Dec. 9 – Faced with increasing pressure on faster currency appreciation and a possible domestic export recession under the “quantitative easing” by the U.S. Federal Reserve, the Chinese government is looking to reduce the yuan’s reliance on U.S. dollars by promoting its international stance and modifying the country’s foreign exchange asset structure.
In order to strengthen the yuan’s position on international financial markets, China has been pushing forward the yuan-based cross-border settlement practice since 2009, when China released concrete regulations on the administration of trial locations for such practices. On June 22 this year, People’s Bank of China (PBC) announced China would enlarge the coverage of the trial locations to 20 provinces, autonomous regions and municipalities.
Recently, China’s Ministry of Finance (MoF) proclaimed on its web site that 67,359 enterprises – jointly validated by PBC, MoF, Ministry of Commerce, General Administration of Customs, State Administration of Taxation and Banking Regulatory of Commission – have qualified for trials to conduct yuan-based cross-border settlements from December 3. These enterprises can simultaneously benefit from tax exemption or rebate on their goods for export.
In addition to China’s efforts on the increasing international yuan-based settlement, the country also shows a strong interest in the release of yuan-denominated financial products in international markets, especially by using the Hong Kong market as a window to global investors. Not only did the Ministry of Finance just announce the imminent issuance of RMB8 billion in yuan-denominated bonds in the Hong Kong market, but the Hong Kong Monetary Authority Chief Executive Norman Chan even told the media that the Chinese government is working on plans to allow mainland companies to issue yuan bonds in Hong Kong and issue permits to Hong Kong insurers to invest in the mainland’s interbank bond market.
A report on China Business News mentioning China’s promotion of Hong Kong as an offshore yuan market already encouraged some major foreign companies to issue yuan-denominated bonds in Hong Kong. McDonald’s Corp. this year issued RMB200 million of bonds in Hong Kong, and U.S. heavy equipment-maker Caterpillar Inc. just announced an issuance of RMB1 billion of bonds in the near future.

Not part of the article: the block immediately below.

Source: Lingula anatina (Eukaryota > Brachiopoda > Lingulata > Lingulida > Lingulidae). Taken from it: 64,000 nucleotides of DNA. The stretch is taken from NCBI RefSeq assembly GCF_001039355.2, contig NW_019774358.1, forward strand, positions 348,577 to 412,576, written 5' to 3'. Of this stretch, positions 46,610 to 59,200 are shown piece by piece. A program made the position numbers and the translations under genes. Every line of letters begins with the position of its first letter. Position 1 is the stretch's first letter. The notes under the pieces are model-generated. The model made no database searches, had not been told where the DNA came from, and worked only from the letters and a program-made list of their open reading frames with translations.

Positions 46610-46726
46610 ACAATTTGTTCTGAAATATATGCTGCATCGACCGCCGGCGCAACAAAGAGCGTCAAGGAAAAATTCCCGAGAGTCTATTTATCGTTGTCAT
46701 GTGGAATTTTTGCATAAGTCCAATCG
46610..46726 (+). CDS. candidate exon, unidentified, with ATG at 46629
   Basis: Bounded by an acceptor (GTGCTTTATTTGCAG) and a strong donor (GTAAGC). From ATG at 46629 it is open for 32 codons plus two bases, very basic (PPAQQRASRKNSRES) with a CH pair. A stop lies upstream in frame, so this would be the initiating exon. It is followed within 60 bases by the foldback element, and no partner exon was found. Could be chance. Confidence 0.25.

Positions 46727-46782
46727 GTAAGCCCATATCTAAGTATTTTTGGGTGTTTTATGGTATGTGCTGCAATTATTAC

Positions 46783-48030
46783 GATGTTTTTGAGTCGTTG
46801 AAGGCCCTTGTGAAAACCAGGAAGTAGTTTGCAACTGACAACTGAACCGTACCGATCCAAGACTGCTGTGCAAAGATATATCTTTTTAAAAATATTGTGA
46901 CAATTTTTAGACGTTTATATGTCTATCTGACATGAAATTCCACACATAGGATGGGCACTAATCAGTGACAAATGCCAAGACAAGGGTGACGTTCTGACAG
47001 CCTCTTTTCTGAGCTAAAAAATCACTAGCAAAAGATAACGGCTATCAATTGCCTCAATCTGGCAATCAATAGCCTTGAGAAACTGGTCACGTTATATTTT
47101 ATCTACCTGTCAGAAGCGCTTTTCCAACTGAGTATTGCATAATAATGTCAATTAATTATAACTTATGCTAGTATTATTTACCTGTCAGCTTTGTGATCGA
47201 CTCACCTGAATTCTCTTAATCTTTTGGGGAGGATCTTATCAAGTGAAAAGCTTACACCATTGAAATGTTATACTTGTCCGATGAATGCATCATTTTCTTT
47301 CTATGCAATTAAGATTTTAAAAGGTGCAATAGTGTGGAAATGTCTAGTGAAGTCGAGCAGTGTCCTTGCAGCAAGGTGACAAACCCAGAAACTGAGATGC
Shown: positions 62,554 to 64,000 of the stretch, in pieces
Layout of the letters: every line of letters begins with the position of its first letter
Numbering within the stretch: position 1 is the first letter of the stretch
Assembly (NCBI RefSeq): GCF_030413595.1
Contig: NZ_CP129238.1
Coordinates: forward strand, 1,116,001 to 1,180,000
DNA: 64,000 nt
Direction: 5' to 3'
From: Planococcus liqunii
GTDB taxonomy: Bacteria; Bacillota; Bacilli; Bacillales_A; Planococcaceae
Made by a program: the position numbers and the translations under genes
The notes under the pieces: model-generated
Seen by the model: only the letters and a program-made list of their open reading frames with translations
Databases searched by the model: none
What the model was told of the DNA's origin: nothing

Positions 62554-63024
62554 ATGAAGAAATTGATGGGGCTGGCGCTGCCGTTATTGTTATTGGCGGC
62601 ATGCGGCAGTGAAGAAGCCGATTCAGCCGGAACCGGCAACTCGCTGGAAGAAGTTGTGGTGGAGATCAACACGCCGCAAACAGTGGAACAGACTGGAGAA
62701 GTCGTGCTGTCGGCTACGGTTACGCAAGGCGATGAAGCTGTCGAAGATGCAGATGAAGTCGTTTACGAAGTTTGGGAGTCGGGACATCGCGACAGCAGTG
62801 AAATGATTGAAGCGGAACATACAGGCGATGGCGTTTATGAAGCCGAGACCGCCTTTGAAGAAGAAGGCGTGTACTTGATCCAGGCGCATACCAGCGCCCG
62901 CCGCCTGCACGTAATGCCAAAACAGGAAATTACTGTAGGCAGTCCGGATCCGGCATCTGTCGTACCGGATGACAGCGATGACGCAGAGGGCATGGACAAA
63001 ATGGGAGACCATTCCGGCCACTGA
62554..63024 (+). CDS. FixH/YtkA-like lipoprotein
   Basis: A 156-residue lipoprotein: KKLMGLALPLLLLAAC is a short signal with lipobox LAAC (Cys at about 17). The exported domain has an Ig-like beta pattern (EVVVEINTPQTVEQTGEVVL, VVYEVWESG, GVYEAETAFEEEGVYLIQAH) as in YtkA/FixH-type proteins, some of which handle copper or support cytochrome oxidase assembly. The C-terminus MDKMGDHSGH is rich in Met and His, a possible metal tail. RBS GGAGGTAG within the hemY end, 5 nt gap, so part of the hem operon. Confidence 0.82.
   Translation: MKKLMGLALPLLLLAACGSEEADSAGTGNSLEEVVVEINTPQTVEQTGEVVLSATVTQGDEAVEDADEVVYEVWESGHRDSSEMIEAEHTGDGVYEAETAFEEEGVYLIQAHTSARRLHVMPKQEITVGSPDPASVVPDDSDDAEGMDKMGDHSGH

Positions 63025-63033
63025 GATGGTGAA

As the largest U.S. bond holder, in order to reduce its dependence on U.S. treasuries, China is also looking to expand its holdings of financial products denominated in other currencies with higher rates of return. According to the latest report on China Business News, the increase in China’s South Korean treasury bond (KTB) holdings peaked in November, with the monthly net purchase amounting to KRW556 billion (US$490 million), which is a 27 percent growth from a month earlier. An index compiled by HSBC reported an 8.5 percent profit return rate in KTBs this year, higher than the 7.8 percent return rate of U.S. Treasuries reported by Bank of America Merrill Lynch’s Treasury Master Index.
Christian Carrillo, head of the Asia-Pacific Interest Rate Strategy Department of Societe Generale commented that “Chinese authorities have every incentive to diversify their reserves, and the KTBs are a good avenue for this.”
An official with Russia’s central bank also said that China intends to boost ruble-based trade of some commodities including timber, coking coal and seafood with Russia, for the purpose of boosting bilateral trade between the two countries while at the same time reducing its reliance on U.S. dollars.